Re-Designing Counter-Terrorism Strategy: The Role of Nations and Confederations

Re-Designing Counter-Terrorism Strategy: The Role of Nations and Confederations

by Robert D. Crane


      It is more than high time to start thinking out of the box in order to redesign America’s so-called counter-terrorism strategy, which so far is creating the extremism that it is supposedly trying to counter. 

      On May 26th, 2015, the editorial board of the New York Times published an up-date, entitled “Afghan Minerals: Another Failure”, on an important center of world dynamics, which Owen Lattimore examined 68 years ago in his book, Pivot of Asia.  It seems that America is losing its bid against China (as well as Russia, India, and Iran) to get a cut of the as much as $30,000,000,000 worth of rare minerals in Pushtunistan, which consists of the largest part of both Afghanistan and Pakistan.

      This world resource could be to global manufacturing in mid-century what oil and gas have been during the past century in powering the global economy. But where is concern for justice?  Where is the land bank owned in equal shares of voting stock by every citizen of Pushtunistan and designed to bargain on these individuals’ behalf for the profits of development, which otherwise will go to the multinationals and foreign governments? 

We now have the world’s greatest opportunity to put into practice the wisdom encapsuled in the simple slogan “Own or be owned!”  Where is Qatar’s initial leadership on behalf of the Pushtuns, most of whom otherwise are known as the Taliban?  Its younger generation could be the only voice for effective moderation and justice in the years and decades ahead?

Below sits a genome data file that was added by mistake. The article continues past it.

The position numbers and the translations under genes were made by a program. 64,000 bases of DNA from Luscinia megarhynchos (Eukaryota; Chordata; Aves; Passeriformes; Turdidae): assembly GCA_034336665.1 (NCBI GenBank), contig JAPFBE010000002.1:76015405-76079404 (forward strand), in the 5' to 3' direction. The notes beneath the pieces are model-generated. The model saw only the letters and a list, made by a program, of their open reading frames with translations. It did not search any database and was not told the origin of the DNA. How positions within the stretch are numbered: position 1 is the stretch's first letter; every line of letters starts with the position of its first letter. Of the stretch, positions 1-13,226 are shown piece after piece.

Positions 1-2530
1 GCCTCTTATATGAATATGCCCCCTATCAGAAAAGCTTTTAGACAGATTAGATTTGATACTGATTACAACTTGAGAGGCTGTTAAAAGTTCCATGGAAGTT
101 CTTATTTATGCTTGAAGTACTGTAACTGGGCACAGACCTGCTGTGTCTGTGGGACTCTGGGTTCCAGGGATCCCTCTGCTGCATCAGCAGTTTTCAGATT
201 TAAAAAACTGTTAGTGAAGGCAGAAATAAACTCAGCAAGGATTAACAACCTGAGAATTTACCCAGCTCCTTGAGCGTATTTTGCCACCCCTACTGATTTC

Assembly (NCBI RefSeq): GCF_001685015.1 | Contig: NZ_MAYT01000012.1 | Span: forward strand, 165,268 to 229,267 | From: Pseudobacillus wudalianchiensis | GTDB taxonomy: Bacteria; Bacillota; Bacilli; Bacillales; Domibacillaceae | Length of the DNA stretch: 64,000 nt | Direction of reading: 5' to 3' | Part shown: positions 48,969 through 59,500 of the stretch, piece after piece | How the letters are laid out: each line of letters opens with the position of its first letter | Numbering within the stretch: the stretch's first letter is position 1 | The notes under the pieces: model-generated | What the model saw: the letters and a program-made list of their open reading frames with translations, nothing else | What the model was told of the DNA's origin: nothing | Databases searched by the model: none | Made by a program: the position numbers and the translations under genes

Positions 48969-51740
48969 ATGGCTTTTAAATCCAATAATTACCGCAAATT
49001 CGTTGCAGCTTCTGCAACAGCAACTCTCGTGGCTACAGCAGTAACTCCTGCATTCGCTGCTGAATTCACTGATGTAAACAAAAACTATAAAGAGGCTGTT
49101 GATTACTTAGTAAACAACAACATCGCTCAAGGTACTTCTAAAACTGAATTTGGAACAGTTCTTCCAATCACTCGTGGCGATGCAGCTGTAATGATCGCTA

As a life-long professional in long-range global forecasting and planning, including appointment as Deputy Director for Planning in the National Security Council in 1969 under President Richard Nixon, it seems to me that now is the time finally to eliminate the colonialist boundaries throughout the Middle East and North Africa in favor of confederations, especially in Iraq, Libya, Palestine, and Mali, as well as in Central and South Asia, especially in Pushtunistran and Burma.  Failure to do so will create unbeatable opportunities for Da’esh (ISIS) and its clones to shut down civilization.

      Next month, I am retiring as university professor emeritus at the Qatar Faculty of Islamic Studies and returning to America in order to write a book on holistic education, after spending several years as Director of the Center for the Study of Islamic Thought and Muslim Societies, charged with studying the origins, state of play, and future scenarios for the so-called Arab Spring.  My most probable scenario from the very beginning was an inevitable flame-out of the Arab Spring, which had been taken over by radicals everywhere except in Tunisia and Morocco, as described in my state-of-the-world article on the subject in the 2013-2014 edition of the Muslim 500. 

The inevitably resulting desperation among large numbers of the younger generation, including some in America, has impelled them to join a utopian movement to destroy the existing world of the “One Percent” by creating what now has become known as the oxymoronic Islamic State or Da’esh.  This is an exogenous variable not even contemplated by the run-of-the-mill experts on what the Qur’an calls hiraba but nowadays could best be called religious tribalism and modern terrorism.


See also:  Afghan Minerals, Another Failure http://www.nytimes.com/2015/05/27/opinion/afghan-minerals-another-failure.html?_r=0


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